Feb. 27, 2019

Pink Shirt Day reminds us to stand up for others - and check ourselves

Student-inspired movement grows from a single act of bullying

In honour of Pink Shirt Day, the University off Calgary Bookstore will donate $5 to Dare to Care.

The Bookstore

On a typically cold winter day in 2007, David Shepherd and Travis Price witnessed an act of bullying on another student in their school, simply because he was wearing a pink shirt. The boys decided to do something about it. David and Travis went out and bought 50 pink T-shirts and handed them out to friends to wear the following day.

That was the beginning of Pink Shirt Day. What began as a simple gesture of support and solidarity has expanded to become an international event. Now wearing a pink shirt on the last Wednesday of February is an instantly recognizable gesture synonymous with kindness, compassion and empathy.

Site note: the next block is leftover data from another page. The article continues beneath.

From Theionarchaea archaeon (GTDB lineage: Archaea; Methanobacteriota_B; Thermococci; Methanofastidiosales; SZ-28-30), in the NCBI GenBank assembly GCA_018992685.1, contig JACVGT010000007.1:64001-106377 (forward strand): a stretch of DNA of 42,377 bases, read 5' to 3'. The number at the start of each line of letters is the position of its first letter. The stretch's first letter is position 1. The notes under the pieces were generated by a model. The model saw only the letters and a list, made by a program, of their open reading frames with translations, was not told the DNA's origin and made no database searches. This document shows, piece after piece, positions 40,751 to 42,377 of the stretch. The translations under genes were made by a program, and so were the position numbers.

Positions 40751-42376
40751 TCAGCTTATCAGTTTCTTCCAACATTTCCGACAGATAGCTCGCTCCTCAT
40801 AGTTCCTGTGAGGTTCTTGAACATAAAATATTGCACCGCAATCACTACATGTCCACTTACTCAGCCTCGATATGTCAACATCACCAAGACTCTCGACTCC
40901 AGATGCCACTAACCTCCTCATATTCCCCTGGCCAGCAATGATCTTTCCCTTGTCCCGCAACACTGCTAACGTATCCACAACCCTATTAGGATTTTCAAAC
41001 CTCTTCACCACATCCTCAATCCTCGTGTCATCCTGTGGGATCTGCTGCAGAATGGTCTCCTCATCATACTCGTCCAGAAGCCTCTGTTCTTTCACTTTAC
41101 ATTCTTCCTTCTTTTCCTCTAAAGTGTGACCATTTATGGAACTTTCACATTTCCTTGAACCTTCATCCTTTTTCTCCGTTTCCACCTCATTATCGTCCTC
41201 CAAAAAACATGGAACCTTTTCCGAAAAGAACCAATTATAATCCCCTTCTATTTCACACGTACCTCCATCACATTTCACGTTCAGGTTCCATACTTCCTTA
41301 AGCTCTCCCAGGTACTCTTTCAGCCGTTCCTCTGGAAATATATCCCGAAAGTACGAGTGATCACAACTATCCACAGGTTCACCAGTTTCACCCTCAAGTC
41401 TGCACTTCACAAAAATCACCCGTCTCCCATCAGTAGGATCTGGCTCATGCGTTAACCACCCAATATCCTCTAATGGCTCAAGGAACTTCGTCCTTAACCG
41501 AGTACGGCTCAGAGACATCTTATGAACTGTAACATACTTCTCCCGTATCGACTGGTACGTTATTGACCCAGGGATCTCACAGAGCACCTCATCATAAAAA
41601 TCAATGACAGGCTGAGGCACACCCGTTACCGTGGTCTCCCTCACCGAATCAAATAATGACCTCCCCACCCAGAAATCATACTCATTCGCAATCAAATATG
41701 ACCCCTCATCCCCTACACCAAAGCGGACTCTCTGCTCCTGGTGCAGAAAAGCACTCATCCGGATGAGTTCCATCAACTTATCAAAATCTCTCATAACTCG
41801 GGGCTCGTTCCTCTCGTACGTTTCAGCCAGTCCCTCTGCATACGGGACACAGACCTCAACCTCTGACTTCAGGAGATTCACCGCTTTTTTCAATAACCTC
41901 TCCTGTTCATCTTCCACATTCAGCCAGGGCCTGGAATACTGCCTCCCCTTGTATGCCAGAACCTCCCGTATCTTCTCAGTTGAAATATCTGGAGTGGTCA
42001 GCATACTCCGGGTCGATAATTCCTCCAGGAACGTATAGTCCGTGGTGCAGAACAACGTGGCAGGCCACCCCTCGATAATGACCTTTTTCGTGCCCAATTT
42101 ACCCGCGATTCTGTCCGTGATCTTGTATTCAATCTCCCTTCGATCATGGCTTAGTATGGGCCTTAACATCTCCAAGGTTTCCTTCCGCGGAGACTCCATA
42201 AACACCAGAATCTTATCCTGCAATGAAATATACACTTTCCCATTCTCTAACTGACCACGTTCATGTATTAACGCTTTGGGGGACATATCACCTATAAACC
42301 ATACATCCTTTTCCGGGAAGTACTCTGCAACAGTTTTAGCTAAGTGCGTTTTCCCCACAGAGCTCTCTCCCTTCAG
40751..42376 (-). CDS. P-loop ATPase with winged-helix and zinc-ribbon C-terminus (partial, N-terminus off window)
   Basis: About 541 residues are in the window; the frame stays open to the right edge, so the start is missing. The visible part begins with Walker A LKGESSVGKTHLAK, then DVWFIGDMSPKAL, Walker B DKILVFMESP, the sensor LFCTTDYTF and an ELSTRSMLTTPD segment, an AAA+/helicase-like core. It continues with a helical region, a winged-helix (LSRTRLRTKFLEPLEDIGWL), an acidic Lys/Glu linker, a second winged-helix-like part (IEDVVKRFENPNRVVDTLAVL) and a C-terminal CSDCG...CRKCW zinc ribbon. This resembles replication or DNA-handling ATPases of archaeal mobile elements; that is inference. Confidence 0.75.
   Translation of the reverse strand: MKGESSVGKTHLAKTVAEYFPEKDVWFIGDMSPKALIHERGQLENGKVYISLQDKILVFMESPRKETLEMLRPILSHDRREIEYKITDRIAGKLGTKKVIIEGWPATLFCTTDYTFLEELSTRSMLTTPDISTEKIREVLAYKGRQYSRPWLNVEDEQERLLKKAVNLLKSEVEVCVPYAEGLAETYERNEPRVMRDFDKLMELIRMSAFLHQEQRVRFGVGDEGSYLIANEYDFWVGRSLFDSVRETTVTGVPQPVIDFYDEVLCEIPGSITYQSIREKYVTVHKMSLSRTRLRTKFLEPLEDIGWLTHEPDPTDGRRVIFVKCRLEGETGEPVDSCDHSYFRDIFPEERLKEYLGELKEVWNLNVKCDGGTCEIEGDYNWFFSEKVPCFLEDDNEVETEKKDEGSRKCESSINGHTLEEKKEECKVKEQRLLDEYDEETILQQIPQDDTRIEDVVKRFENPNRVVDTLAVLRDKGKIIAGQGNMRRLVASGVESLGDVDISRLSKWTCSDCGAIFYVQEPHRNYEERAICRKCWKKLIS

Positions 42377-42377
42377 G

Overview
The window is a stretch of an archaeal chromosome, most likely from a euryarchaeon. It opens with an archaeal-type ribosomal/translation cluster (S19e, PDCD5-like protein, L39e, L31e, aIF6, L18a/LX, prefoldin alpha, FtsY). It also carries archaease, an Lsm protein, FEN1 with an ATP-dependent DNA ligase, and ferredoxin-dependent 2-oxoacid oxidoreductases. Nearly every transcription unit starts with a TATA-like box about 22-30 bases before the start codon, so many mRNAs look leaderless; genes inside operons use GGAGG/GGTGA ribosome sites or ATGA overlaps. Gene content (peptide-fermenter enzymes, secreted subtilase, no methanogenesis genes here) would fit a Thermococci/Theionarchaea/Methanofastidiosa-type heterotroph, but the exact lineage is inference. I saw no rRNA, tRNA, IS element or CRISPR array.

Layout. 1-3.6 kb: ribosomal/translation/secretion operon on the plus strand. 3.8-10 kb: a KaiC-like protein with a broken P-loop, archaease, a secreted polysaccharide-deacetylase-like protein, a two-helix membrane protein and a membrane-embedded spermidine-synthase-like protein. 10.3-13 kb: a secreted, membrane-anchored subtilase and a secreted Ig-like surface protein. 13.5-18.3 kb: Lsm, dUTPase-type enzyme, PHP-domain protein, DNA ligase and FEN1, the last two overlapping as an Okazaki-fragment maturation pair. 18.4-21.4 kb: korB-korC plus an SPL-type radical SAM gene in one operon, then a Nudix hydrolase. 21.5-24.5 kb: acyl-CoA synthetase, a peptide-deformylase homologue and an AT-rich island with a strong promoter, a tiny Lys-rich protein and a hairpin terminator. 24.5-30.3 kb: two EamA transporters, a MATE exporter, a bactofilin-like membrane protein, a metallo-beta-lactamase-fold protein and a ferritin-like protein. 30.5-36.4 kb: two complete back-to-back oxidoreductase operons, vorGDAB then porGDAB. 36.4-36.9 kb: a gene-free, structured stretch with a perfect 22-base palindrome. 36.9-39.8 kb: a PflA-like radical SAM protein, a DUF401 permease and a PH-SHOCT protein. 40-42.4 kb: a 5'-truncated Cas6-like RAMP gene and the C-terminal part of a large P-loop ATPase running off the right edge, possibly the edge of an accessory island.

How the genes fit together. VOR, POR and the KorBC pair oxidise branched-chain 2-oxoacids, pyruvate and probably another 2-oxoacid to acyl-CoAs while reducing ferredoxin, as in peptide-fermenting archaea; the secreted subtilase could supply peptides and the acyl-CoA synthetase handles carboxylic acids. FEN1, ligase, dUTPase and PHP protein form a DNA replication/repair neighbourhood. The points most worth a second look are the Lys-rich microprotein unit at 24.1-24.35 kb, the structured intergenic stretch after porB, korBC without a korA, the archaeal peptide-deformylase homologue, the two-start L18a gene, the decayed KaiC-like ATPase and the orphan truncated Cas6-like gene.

Bullying is an issue that affects everyone and can take place in schools, homes, on the Internet and in the workplace. Over 75 per cent of people say they have been bullied at some point during their life.

“Pink Shirt Day is a great way to create awareness and highlight the issue of bullying,” explains Dr. Deinera Exner-Cortens, PhD, professor with the Faculty of Social Work. “Pink Shirt Day reminds us to be kind and empathetic in our relationships with others.

“Bullying is a relationship problem. Much of our work is focused on helping children and youth create healthy relationships which help to mitigate bullying behaviour.”

This year, Pink Shirt Day is on Wednesday, Feb. 27. As the Pink Shirt Day movement continues to grow, it serves as a reminder to all of us to not only stand up for others but to check ourselves as well.

Dare to Care is a comprehensive and practical bully prevention program in Canada.